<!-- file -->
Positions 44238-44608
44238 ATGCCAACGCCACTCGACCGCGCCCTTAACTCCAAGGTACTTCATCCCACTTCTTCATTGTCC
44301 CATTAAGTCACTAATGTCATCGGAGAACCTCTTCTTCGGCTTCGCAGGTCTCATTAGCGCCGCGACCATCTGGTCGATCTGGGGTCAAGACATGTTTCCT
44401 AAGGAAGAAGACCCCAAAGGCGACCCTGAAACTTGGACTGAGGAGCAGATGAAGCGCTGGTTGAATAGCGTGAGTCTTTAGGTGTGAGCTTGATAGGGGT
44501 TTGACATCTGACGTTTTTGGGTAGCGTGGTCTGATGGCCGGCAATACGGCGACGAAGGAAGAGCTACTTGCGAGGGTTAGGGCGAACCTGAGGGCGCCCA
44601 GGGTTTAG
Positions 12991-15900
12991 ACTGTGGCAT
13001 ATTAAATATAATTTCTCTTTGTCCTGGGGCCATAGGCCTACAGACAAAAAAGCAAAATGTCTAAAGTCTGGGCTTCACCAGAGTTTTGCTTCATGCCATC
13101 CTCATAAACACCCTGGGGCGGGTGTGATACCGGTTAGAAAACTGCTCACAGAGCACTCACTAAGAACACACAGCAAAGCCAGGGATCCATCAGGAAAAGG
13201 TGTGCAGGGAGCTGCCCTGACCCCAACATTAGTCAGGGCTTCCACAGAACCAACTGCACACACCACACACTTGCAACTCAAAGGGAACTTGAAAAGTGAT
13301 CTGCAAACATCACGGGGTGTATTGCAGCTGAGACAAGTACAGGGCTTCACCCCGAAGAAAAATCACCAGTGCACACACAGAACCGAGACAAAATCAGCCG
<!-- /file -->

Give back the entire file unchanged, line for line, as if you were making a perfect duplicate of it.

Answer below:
Positions 44238-44608
44238 ATGCCAACGCCACTCGACCGCGCCCTTAACTCCAAGGTACTTCATCCCACTTCTTCATTGTCC
44301 CATTAAGTCACTAATGTCATCGGAGAACCTCTTCTTCGGCTTCGCAGGTCTCATTAGCGCCGCGACCATCTGGTCGATCTGGGGTCAAGACATGTTTCCT
44401 AAGGAAGAAGACCCCAAAGGCGACCCTGAAACTTGGACTGAGGAGCAGATGAAGCGCTGGTTGAATAGCGTGAGTCTTTAGGTGTGAGCTTGATAGGGGT
44501 TTGACATCTGACGTTTTTGGGTAGCGTGGTCTGATGGCCGGCAATACGGCGACGAAGGAAGAGCTACTTGCGAGGGTTAGGGCGAACCTGAGGGCGCCCA
44601 GGGTTTAG
Positions 12991-15900
12991 ACTGTGGCAT
13001 ATTAAATATAATTTCTCTTTGTCCTGGGGCCATAGGCCTACAGACAAAAAAGCAAAATGTCTAAAGTCTGGGCTTCACCAGAGTTTTGCTTCATGCCATC
13101 CTCATAAACACCCTGGGGCGGGTGTGATACCGGTTAGAAAACTGCTCACAGAGCACTCACTAAGAACACACAGCAAAGCCAGGGATCCATCAGGAAAAGG
13201 TGTGCAGGGAGCTGCCCTGACCCCAACATTAGTCAGGGCTTCCACAGAACCAACTGCACACACCACACACTTGCAACTCAAAGGGAACTTGAAAAGTGAT
13301 CTGCAAACATCACGGGGTGTATTGCAGCTGAGACAAGTACAGGGCTTCACCCCGAAGAAAAATCACCAGTGCACACACAGAACCGAGACAAAATCAGCCG